Church Review Notes October 2018

The Parish of Saint Catherine & Saint James with Saint Audoen
Canon Mark Gardner Tel: 01 454 2274 Mobile 087 266 0228
Email: markgardner@eircom.net
Review Distribution: Margery Bell Tel: 01 4542067
Website: cja.dublin.anglican.org
Organist: Derek Moylan

Service times every Sunday
10.00 Eucharist, St Audoen, Cornmarket. (Parking in Francis Street is free on Sundays)
11.30 Eucharist (and Sunday School, in term time) St Catherine & St James, Donore Avenue.
(Family Service and Church Coffee, usually Second Sundays)

Cuireadh
An invitation from St Teresa’s Donore Avenue! ‘We are just scheduling in some dates for our Parish Calendar and the most immediate event is our Harvest festival. We are hoping to celebrate harvest on Saturday 13th Oct at our 6.30pm family Mass. We would love if you could be in attendance at that Mass with us.’ In response ‘Our Thanksgiving for the Blessings of Harvest will be at the 11.30 Family Service (non-Eucharistic) on Sunday morning 14 October, a short service which will be followed by tea and coffee. We would be delighted if some of you could come!’

Remembrance
On Sunday morning 11 November the Archbishop will celebrate the 10.00 Eucharist at St Audoen’s Cornmarket. Family Service will follow at 11.30 in the Church of St Catherine & St James Donore Avenue, when he will dedicate a new memorial to members of the Carroll family of St Peter’s Aungier Street who served in the two World Wars. Fr Alois Greiler (from Germany) of St. Teresa’s, Donore Avenue, has generously agree to speak, on the centenary of the Armistice. This short service will be followed by tea and coffee.

Renewal
The Church of St Catherine and St James is now more than a hundred years old, and repairs were recently discovered to be required on the timber doors. While some have been removed, a temporary timber screen has been erected by the contractors, painted in matching black by Gabriel Cretu, one of the men who lives in the Rectory next door.

Auden Seigel
The staff of the OPW Visitor Centre were intrigued when a young visitor (from the USA) to St Audoen’s declared himself to have the same name as this ancient Church, a most unusual occurrence. He thought so too, and recorded his impression in the visitor’s book in the Church.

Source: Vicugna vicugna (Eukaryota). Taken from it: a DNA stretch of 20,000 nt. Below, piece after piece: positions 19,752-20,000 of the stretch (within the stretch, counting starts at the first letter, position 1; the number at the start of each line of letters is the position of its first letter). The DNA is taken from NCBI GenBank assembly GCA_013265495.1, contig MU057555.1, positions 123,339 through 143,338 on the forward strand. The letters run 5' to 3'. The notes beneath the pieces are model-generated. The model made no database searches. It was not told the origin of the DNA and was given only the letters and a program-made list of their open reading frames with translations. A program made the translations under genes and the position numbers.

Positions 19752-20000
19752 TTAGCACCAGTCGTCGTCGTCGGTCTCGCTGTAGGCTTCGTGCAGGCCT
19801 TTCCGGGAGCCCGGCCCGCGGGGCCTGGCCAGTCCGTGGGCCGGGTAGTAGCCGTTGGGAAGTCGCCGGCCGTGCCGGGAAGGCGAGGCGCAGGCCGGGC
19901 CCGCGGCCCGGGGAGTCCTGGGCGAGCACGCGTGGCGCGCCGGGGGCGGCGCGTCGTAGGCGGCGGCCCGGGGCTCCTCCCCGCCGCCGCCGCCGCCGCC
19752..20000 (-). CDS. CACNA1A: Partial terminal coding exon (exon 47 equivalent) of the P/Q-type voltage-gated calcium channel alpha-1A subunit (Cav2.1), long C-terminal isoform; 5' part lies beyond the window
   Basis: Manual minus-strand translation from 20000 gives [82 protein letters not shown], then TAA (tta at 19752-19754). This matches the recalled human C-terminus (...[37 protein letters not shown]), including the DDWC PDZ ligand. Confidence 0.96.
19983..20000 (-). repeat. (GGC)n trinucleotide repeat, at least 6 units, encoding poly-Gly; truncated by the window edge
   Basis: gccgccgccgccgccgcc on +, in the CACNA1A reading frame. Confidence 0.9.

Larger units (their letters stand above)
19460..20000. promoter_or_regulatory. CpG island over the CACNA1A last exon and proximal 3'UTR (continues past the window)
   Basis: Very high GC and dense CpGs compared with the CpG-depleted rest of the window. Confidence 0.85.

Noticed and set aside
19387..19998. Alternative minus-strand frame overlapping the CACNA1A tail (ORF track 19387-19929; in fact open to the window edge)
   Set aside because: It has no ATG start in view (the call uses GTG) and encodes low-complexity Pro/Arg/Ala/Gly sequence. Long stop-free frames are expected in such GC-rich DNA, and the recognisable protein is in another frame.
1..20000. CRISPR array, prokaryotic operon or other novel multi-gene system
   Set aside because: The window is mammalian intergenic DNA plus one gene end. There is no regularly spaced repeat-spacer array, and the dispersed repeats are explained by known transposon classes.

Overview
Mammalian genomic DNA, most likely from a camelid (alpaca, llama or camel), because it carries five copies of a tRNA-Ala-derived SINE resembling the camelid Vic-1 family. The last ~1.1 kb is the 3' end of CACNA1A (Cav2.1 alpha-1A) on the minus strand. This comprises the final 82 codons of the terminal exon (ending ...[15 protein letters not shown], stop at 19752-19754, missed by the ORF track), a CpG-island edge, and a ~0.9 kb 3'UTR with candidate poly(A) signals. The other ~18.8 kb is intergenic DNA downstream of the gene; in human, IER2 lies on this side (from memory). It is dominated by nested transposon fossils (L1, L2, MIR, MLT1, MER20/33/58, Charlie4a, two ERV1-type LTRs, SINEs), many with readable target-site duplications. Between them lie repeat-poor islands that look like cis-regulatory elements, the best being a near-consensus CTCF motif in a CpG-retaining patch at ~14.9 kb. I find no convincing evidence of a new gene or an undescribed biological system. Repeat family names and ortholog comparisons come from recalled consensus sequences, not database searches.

Thank you
We are grateful to the Revd Eoghan Heaslip of St Catherine’s Church Thomas Street for taking the services in the Parish Churches when the Rector was away for a few days holiday in September, a very welcome break, in County Waterford. Thanks also to the Archbishop who declared that a holiday was necessary recreation for any or everyone, and facilitated time off and away!

Mount Melleray
I stayed near this impressive Cistercian monastery, which has recently fallen upon hard times, as the community has been sadly depleted. However, the Cistercian order has appointed a young Abbot, and they have been heartened as a result. The Daily Office is maintained in the rather modern interior of the Community Church and in equally modern language. Still, a place of quiet beauty. A Cistercian and female community nearby has grown greatly in recent years. Surrounded by a busy farm, the Church is a place of peace and quiet, in the broad and fertile valley of the Blackwater.

Lismore
On Sunday I attended the Eucharist in Lismore Cathedral, which I had visited forty years before. At that time Dean Gilbert Mayes showed us the Nave, with all the clutter removed, as he distinguished between empty space and open space, in terms of the liturgy as well as the architecture of a Church. I remember well, feeling that I had learnt something new. I was glad to discover that he is also well remembered there long after his time. Bishop Michael Burrows’ Godfather, I think. He also showed us the stone slab on stout carved legs inscribed in Latin ‘The Altar of the Church of St Olave Waterford Anno Domini 1771’. Dean Paul Draper removed the frontal and the linen to show it to me, strange to see again after so long.
‘As honorary secretary of the advisory committee, Dean Mayes went through endless meetings of the General Synod fending off amendments to the draft rites for both Baptism and Eucharist. He was most courageous in withstanding the tactics of one particular group in synod who opposed his eirenic and inclusive texts, and eventually “Holy Communion 1972” was published. The first Eucharistic prayer in “Holy Communion Two” in the latest Book of Common Prayer (2004) is derived from that rite.’

Ordination
Bishop Michael Burrows ordained Trevor Sargent the same weekend in Waterford Cathedral, a heartening experience. He is a son of this Parish and with his gifts and interests he seems to me a great addition to the ministry of the Church of Ireland. ‘Much of the ceremony was conducted in Irish, reflecting the former TD and school principal’s love of the language and he said afterwards that he would be introducing a regular Irish-language service at Christ Church. He will serve at four parishes, Waterford, Tramore, Annestown and Dunmore East.’
“Right from my schooldays, it’s been on the cards,” the Rev Sargent said of his vocation. “In a way, I was providing some expression of that faith through my work in teaching and politics.” ‘Surrounded by family members, friends, colleagues from his days in education and politics, and his new parishioners and colleagues in the Church of Ireland, the Rev Trevor Sargent did not stray far from the principles which first led him into public life as he vowed to make tackling issues such as homelessness and climate change part of his service.’
“Homelessness is ultimately a mirror to our society: unfortunately as a society, as long as we tolerate homelessness it’s a reflection on our politics, which needs to be thought about very seriously,” he said after the ordination ceremony, adding that climate change is also a “key issue” for all churches.’
Sources – Google

 

 

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